Amid new renter protections enforced by the City of Los Angeles, delinquent tenants in the greater Los Angeles market have amassed an estimated $1 billion in unpaid back rent. According to the Wall Street Journal, Los Angeles is one of the few cities in California to extend pandemic-era protections that prevent some evictions.
Based on Census surveys, National Equity Atlas estimates that unpaid back rent across the greater Los Angeles area could exceed $1 billion, but it is uncertain whether the figures include Los Angeles County or a five-county region outside the city. National Equity Atlas is a collaboration between PolicyLink, an Oakland-based organization, and the USC Equity Research Institute.
To prevent a potential wave of evictions when the pandemic eviction moratorium ended, the City of Los Angeles expanded renter protections in January. These included renewing a rent freeze on rent-controlled apartments until next year, extending a prohibition on evicting tenants for unauthorized pets or occupants in their apartments, and expanding universal “just-cause” eviction protections to hundreds of thousands of apartments and single-family homes. This prevents landlords from arbitrarily evicting tenants unless there was unpaid rent, documented lease violations, owner move-ins, or other specific reasons. The provision starts after six months or when a lease expires, whichever comes first.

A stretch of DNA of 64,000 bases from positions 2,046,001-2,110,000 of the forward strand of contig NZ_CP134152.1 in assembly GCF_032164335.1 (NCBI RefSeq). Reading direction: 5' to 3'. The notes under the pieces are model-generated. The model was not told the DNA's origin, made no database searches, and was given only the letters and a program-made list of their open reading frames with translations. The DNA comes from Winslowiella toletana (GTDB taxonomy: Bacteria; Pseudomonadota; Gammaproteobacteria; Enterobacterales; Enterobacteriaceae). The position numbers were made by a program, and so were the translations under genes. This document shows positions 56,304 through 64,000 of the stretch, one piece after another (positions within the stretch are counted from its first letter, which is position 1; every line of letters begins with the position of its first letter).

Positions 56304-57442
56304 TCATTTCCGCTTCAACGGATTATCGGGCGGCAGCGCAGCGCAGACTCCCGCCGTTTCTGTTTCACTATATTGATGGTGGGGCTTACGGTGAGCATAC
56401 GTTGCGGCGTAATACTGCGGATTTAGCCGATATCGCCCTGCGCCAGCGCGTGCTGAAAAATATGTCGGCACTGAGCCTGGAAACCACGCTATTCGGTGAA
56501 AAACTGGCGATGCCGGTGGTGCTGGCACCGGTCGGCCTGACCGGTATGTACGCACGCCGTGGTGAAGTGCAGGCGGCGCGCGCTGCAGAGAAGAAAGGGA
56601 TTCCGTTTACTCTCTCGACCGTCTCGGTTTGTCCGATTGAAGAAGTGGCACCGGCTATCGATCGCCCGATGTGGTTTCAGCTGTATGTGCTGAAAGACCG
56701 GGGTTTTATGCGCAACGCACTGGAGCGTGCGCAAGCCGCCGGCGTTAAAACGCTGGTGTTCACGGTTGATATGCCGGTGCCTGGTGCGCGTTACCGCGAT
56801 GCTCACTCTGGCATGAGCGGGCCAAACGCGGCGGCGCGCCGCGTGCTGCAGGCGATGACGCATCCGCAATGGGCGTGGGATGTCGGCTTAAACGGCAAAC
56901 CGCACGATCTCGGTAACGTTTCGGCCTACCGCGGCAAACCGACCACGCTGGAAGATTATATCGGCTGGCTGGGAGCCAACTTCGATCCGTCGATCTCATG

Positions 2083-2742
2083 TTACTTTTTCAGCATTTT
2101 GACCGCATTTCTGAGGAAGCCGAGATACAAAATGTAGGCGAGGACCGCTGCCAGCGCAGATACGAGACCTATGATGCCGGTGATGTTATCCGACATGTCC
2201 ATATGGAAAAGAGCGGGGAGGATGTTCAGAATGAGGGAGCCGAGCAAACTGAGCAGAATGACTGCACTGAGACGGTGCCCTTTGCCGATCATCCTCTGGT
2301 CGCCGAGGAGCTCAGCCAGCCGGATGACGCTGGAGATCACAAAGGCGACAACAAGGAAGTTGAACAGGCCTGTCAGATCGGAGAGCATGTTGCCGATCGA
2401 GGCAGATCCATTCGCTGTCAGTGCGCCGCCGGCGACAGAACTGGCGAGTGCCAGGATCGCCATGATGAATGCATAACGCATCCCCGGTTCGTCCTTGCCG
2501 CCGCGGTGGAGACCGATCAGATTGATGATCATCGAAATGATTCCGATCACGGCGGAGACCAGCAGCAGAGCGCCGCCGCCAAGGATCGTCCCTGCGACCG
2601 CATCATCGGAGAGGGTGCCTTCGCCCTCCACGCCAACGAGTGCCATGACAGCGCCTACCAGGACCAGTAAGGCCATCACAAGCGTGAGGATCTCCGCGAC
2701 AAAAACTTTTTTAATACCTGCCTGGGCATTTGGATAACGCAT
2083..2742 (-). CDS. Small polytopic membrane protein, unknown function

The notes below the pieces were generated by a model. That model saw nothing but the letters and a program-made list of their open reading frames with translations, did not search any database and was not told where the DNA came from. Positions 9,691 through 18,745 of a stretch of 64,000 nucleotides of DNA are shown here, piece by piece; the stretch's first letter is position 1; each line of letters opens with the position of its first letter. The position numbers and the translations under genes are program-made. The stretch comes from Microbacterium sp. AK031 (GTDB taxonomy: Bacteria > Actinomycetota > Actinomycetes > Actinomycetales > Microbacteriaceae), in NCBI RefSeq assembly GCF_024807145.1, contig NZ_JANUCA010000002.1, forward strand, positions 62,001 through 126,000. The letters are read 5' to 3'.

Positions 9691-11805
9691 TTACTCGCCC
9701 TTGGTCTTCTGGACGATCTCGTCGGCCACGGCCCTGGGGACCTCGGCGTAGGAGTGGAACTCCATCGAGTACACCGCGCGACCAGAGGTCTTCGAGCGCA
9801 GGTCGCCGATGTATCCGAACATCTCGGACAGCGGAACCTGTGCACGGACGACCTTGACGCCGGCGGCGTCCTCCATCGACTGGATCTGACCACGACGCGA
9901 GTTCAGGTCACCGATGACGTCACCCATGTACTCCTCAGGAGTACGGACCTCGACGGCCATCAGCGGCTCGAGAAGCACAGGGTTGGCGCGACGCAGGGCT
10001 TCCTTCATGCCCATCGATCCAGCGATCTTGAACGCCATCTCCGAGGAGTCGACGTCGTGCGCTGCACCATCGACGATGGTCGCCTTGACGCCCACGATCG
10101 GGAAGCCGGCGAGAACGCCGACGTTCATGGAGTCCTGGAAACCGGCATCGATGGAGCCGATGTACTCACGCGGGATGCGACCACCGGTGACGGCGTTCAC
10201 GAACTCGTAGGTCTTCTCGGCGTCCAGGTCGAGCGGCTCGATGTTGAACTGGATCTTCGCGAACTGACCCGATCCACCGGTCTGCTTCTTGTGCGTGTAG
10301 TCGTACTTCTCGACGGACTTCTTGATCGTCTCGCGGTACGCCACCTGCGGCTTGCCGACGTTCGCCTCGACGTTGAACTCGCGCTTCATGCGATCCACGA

“As we work to bring Angelenos inside, we also have to work to prevent Angelenos from falling into homelessness,” Mayor Karen Bass said last month about the renter protections.
According to the Journal, California landlords, who have sued local governments over eviction laws, argue that there is no longer any pandemic justification for many renter protections. Some tenants have taken advantage of the laws as an excuse not to pay rent, straining small operators who may own only one or a handful of units.
While landlords can now evict most tenants in Los Angeles who fail to make multiple rent payments, the court process can take many months. As a result, some landlords have found it easier to forgive rent debts just to get tenants to leave. Property manager Scott Brody, who oversees a portfolio of 3,500 apartments in the city, told the newspaper that he has even paid delinquent tenants cash to vacate.